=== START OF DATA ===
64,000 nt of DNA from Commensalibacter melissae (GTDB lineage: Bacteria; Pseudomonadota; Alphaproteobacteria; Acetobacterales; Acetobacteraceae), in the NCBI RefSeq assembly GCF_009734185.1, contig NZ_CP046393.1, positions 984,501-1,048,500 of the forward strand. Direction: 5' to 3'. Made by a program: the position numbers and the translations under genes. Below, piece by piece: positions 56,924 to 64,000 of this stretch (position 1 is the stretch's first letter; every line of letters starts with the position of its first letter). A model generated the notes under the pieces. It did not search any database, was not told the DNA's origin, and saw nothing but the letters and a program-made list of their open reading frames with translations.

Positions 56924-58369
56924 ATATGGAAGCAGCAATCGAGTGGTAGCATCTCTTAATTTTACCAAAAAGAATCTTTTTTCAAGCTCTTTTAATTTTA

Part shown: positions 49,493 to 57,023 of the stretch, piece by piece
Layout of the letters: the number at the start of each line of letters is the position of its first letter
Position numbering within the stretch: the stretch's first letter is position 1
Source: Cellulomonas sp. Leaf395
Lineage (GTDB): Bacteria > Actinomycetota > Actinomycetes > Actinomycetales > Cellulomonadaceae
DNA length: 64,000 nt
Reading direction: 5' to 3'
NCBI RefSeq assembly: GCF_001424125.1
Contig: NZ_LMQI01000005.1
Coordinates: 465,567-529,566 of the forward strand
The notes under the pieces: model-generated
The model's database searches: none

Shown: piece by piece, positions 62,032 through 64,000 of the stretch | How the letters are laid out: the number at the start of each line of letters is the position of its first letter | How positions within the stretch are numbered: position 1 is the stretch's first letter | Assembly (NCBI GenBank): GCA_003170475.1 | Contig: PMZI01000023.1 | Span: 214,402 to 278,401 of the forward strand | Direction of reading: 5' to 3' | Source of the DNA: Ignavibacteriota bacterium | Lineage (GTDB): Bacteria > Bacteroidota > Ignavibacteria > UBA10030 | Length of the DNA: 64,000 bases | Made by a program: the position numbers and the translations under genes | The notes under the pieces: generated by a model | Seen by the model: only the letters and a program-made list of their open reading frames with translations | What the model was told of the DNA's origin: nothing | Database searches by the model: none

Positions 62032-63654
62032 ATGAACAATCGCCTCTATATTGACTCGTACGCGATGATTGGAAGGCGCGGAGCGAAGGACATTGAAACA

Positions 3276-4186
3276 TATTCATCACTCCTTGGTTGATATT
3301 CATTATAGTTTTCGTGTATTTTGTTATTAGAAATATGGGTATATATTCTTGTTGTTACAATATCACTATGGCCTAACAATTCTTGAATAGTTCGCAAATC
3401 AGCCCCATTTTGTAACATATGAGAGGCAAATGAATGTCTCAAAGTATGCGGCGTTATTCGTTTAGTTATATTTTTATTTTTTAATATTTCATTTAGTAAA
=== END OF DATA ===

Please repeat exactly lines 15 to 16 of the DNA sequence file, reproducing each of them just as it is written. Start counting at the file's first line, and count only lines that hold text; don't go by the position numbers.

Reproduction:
The model's database searches: none

Shown: piece by piece, positions 62,032 through 64,000 of the stretch | How the letters are laid out: the number at the start of each line of letters is the position of its first letter | How positions within the stretch are numbered: position 1 is the stretch's first letter | Assembly (NCBI GenBank): GCA_003170475.1 | Contig: PMZI01000023.1 | Span: 214,402 to 278,401 of the forward strand | Direction of reading: 5' to 3' | Source of the DNA: Ignavibacteriota bacterium | Lineage (GTDB): Bacteria > Bacteroidota > Ignavibacteria > UBA10030 | Length of the DNA: 64,000 bases | Made by a program: the position numbers and the translations under genes | The notes under the pieces: generated by a model | Seen by the model: only the letters and a program-made list of their open reading frames with translations | What the model was told of the DNA's origin: nothing | Database searches by the model: none